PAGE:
Instead, you'll find true iterations of 'All Ghillied Up' and 'Death from Above'. Incredible assaults on wonderfully-staged military compounds, prison complexes, and oil rigs, and a tight mixture of scenarios that work to emphasize that a shift in strategy is required to survive. AI press positions aggressively, flanks are difficult to prise open, and recoil management is as big of a threat as armored enemies. It's also worth noting that MW2 doesn't produce anything as thematically ambitious as Call of Duty: WW2's 'Liberation', nor anything as overtly controversial as 'No Russian' – which thrust the original MW2 into the headlines in 2009.
An unexpected success of the campaign – for all its expertly crafted, formulaic familiarity – was just how much character Infinity Ward was able to bring to Task Force 141, and their allies in Los Vaqueros. The stars are undoubtedly Soap and Ghost, with Price and Gav left largely to the sidelines so that Modern Warfare 2 can explore a budding friendship within the elite unit. 'Alone' sees the pair stealthily navigating hostile territory without equipment, crafting makeshift weapons and bad military jokes – a timed dialogue option allowing you to control the tenor of the conversation. Later, you guide Ghost through a compound via CCTV cameras, the two sharing kind words of expletive-riddled encouragement throughout. It's a welcomed change of pace for a series that rarely allows its characters time to respawn, let alone the chance to establish some camaraderie.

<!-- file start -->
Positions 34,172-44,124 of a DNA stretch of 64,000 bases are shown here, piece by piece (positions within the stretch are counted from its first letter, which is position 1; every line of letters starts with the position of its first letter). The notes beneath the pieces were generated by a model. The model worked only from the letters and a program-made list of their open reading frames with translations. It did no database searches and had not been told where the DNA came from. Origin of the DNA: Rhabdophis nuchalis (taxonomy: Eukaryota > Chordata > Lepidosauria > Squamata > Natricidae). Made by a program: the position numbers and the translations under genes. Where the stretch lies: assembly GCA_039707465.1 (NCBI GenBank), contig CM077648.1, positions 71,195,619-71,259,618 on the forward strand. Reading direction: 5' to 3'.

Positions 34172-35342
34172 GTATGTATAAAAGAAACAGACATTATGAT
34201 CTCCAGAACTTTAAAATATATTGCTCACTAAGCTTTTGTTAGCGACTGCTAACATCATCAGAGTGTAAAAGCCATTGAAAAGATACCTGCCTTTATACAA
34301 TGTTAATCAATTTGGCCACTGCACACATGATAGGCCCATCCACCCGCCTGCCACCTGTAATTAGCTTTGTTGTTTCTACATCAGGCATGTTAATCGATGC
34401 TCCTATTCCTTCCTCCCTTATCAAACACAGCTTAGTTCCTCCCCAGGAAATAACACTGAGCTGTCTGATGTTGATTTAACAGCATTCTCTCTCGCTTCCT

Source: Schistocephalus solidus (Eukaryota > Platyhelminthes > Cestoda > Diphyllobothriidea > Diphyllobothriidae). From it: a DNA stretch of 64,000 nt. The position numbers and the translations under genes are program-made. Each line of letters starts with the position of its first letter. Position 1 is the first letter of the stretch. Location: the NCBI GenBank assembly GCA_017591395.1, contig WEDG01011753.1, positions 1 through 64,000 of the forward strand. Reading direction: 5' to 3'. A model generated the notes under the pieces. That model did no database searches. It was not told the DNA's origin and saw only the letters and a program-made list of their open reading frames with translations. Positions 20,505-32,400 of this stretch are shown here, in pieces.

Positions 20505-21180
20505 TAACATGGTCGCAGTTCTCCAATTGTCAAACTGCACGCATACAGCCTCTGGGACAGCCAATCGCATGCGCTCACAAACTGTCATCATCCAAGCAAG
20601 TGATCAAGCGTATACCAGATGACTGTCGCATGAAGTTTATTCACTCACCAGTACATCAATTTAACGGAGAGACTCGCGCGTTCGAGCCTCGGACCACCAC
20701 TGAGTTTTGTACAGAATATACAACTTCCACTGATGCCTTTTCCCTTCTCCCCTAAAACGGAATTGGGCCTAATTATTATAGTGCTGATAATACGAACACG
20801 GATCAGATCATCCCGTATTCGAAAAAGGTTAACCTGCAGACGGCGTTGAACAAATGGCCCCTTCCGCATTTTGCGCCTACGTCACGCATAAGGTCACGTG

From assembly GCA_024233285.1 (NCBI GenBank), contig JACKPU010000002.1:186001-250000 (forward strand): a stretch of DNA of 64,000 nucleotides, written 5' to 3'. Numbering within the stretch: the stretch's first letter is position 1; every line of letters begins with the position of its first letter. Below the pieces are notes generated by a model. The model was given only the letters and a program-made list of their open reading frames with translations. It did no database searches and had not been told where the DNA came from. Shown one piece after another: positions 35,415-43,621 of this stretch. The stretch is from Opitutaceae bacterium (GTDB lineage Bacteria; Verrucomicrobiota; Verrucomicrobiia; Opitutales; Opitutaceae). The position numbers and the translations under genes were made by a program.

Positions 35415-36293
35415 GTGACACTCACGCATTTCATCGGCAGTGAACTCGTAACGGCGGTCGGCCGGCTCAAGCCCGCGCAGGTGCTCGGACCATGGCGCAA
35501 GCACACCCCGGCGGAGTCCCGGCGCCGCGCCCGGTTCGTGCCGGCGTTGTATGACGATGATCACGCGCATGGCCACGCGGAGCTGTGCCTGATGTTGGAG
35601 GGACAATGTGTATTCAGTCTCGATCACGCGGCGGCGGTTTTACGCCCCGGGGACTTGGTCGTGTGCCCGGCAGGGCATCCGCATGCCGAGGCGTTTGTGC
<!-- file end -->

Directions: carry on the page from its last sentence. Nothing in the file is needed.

Slow down to survive
If the Modern Warfare 2 campaign settles into its tightest rhythm as you're methodically rationing rounds, reacting to threats on little more than a hair-trigger impulse, then the multiplayer finds a similar beat. Call of Duty has never asked its players to slow down – quite the contrary, it has incentivized sprinting between firefights with one eye pinned to the mini-map since 2005 – but Modern Warfare 2 is quick to punish those who instinctively lean on the left stick.